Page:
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Schmatta Cowl


This is not rocket-science knitting. This is git-r-done while watching a movie on Netflix knitting. But every civilian who sees it wants one, so I think that makes it a good Christmas, Hanukkah, Kwanzaa, or Thank You For Teaching My Kid gift.
It’s called Schmatta, which in yiddish means “rag.” To me it does not have a connotation of abject raggediness, but of modesty. It’s like saying, “this old thing?” in response to a compliment. “This? It’s just a little schmatta I knitted in front of King of the Hill last night.”
What we have here is a flat piece of heavy-duty garter stitch. Occasional elongated-stitch rows give the knitter a moment of (mild) excitement, and eliminate the need to fuss with buttonhole placement. Slipping the first and last stitch of each row is a refinement that can be eliminated for Ultra Beginners, who will find the double-wrapped rows hair-raising enough. But if you’re not a beginner, do make that slipped-stitch chain; even a Schmatta deserves good craftsmanship. Using multiple buttons makes the Schmatta work as a high-necked cowl (for the Elizabethan, Tilda Swinton wannabe look that is the dernier cri this season), or as a demure collar inside your coat.
It takes me a few aimless hours to make a Schmatta, plus one week to procrastinate sewing on 3 buttons. You may knit slower or faster, and have more or fewer psychological barriers to sewing on buttons, but in any case this is a project that can be cranked out in multiples, if multiples are desired. A Schmatta takes only one skein of Malabrigo Rasta, or the super bulky yarn of your choice, so it won’t break the bank either.
Here you go.
Finished Size: Approximately 31” (79 cm) x 7 1/2” (19 cm)
Malabrigo Rasta, 100% Merino wool, 150g (90 yards), 1 skein
Size 13 (9mm) needles
Stitch marker
Tapestry needle or crochet hook for weaving in ends
Oddment of sock yarn or embroidery thread for sewing on buttons
3 large buttons
Approximately 8 sts + 20 rows (10 garter ridges) = 4” (10cm) in garter stitch
Note: Gauge precision is not critical as long as you like the density of the knitted fabric.
Abbreviations and terms
Garter ridge A garter ridge is formed on the RS by knitting 1 RS row and 1 WS row.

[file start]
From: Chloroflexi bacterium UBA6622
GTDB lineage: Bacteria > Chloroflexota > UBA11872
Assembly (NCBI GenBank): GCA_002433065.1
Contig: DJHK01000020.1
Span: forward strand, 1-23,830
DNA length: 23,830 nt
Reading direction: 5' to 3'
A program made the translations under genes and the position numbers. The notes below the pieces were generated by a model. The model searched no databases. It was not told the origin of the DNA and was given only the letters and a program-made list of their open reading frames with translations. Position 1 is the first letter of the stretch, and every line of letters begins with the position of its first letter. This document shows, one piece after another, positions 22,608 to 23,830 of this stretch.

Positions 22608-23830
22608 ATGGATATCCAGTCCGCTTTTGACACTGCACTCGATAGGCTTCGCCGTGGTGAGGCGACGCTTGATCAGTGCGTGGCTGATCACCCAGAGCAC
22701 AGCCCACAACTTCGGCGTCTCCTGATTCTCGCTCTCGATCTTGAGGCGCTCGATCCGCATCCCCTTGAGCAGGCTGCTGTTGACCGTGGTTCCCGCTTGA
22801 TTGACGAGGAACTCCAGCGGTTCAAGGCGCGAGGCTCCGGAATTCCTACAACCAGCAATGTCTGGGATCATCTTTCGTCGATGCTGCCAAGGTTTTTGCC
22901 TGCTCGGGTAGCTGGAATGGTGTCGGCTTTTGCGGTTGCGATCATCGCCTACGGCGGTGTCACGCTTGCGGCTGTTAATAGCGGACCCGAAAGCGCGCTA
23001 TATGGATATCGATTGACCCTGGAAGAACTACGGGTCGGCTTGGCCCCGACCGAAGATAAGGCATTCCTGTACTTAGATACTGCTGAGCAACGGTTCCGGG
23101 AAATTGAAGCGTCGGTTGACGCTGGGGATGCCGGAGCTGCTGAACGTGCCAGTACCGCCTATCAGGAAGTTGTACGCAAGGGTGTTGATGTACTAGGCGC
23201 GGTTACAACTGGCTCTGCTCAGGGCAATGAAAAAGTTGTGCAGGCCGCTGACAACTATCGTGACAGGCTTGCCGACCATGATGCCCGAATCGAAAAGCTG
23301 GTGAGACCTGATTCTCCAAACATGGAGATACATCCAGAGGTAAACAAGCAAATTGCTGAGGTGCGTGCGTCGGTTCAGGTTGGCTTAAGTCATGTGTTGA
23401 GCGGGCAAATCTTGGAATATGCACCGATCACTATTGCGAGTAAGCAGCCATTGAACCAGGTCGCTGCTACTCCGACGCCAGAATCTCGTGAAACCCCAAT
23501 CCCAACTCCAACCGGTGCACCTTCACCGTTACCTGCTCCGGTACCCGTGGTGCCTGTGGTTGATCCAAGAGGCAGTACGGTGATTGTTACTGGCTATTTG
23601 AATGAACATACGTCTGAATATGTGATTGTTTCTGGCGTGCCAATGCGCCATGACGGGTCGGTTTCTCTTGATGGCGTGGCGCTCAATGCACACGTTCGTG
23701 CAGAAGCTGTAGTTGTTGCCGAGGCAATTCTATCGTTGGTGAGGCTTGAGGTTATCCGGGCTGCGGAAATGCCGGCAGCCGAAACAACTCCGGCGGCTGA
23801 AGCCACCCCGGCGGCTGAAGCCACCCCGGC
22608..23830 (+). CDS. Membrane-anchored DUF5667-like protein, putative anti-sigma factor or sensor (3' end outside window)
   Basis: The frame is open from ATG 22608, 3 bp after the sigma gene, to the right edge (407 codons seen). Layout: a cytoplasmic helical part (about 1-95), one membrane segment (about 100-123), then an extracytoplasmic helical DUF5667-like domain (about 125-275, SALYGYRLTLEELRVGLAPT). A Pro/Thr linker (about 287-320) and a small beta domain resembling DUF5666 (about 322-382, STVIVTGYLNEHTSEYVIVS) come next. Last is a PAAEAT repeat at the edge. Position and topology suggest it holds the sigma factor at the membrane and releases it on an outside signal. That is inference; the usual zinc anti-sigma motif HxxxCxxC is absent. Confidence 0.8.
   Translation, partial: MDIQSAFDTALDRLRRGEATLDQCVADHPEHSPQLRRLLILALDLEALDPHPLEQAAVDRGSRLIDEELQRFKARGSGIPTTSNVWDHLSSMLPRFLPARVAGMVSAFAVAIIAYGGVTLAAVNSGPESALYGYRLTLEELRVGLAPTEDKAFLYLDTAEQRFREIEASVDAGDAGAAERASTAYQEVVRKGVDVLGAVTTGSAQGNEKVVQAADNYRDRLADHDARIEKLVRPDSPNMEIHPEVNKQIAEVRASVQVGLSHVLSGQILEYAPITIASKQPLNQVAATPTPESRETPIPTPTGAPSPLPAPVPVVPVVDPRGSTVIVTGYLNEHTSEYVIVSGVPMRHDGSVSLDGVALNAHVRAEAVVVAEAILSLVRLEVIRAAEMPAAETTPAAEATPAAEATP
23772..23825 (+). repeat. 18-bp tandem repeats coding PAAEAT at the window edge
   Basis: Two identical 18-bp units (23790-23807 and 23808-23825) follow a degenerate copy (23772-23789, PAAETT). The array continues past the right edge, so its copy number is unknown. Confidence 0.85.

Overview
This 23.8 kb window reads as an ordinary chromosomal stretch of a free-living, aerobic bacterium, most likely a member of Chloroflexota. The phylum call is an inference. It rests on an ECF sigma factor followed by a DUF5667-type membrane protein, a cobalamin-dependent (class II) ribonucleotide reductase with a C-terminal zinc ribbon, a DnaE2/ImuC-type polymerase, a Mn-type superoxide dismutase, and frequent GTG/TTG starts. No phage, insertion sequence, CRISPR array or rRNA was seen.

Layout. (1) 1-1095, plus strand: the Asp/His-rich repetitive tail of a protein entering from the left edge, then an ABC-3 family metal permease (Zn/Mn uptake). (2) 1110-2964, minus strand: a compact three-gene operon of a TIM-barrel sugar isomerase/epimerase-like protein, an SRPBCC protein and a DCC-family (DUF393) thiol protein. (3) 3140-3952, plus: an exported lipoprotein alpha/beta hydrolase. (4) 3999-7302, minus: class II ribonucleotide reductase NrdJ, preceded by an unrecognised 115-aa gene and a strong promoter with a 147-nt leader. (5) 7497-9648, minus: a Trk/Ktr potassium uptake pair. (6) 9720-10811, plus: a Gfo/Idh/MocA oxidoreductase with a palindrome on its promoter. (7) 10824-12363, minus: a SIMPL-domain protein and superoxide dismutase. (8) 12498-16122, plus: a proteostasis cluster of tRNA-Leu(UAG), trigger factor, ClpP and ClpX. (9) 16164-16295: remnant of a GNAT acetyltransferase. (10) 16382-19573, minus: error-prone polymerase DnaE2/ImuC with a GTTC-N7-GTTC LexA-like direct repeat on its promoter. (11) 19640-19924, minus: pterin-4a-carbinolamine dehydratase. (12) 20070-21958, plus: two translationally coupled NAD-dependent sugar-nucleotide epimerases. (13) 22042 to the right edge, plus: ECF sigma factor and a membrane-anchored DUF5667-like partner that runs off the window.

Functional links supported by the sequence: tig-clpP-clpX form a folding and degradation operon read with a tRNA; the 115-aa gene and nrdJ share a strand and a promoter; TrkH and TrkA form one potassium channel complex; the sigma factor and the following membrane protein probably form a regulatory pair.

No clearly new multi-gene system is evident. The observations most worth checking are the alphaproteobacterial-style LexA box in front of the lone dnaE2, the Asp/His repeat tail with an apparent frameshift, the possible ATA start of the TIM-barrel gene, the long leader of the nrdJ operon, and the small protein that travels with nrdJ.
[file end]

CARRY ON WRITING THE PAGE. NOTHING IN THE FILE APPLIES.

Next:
RS Right side
WS Wrong side

Since garter stitch looks the same on both sides, mark the right side of the piece with a stitch marker, and count garter ridges on this side.

Cast on 15 stitches using the long-tail method. Take care not to cast on tightly; loosely is better.
The cast-on forms the first garter ridge on the RS. The first row will be a RS row.
Row 1: Slip 1 stitch purlwise, knit to the end of the row.
Repeat row 1 three more times. You will now have 3 garter ridges on the RS.
Next row (RS) (double-wrap row): Slip 1 stitch purlwise, knit 13 stitches, wrapping the yarn twice around the needle for each stitch, knit the last stitch normally.
Next row (WS) (wrap-drop row): Slip 1 stitch purlwise, knit 13 stitches, dropping the extra wrap on each stitch as you knit it, knit the last stitch normally.
Continue in this pattern: 3 garter ridges followed by a double-wrap row and a wrap-drop row, 12 more times. (Note: the number of repeats is not important. Also, if you knit more or fewer than 3 garter ridges in a given section, it doesn’t matter. It’s not that kind of a pattern. Do it the way you like it, or like the way you do it.)
Work in plain garter stitch until you judge that you have just enough yarn to bind off. Bind off all stitches loosely, and weave in the tails.
Wet the piece, squeeze out most of the water by rolling it in a towel and pressing on it. Lay the damp piece flat on a dry towel, and even up the edges with your fingers. Allow the schmatta to dry completely, and sew on the buttons as shown in the photos. It helps to try on the schmatta to guide placement of the buttons. Place the buttons opposite a drop-stitch row for ease of buttoning.
Some illustrative photos, in no particular order:
With one button buttoned, it’s a collar.
The chain edge makes it look like you found it at Eileen Fisher with a big price tag on it. (At which point you said, hey, I can knit that!)
Suggested button placement for maximum versatility. You need two buttons on one end to get the cowl effect. The buttons need to be large.
I’m not gonna lie to you, I should have bound off a little looser. I only noticed it after I’d blocked it, and it seemed JUST FINE at that point. Design feature!
There are other ways you could button the schmatta around the neck. You’re not stuck with fixed buttonholes. Wherever you want to button it, put a button there. Lots of opportunities to button.
Full-on cowl mode. Not sure this is the warmest way to wear it, but this is the look I’m seeing this year.
Collar formation (single button) puts the fat wool closer to the neck. Ladylike.
OK, be sure to knit one for yourself while you’re at it!



  1. My face hurts from smiling at your Schmatta . . .

    Might have to make one or two for my friends still in the cold areas of the USA – Chicago, Buffalo, Long Island.

    Here in southern California, my wearing a long sleeve top is too warm! LOL

  2. Oh my! This I have not seen—thank you for the humor and pattern! I will we making these!

  3. I just finished the knitting for this. Love the finished object. I have buttons but need to find the right color embroidery floss to sew them with.

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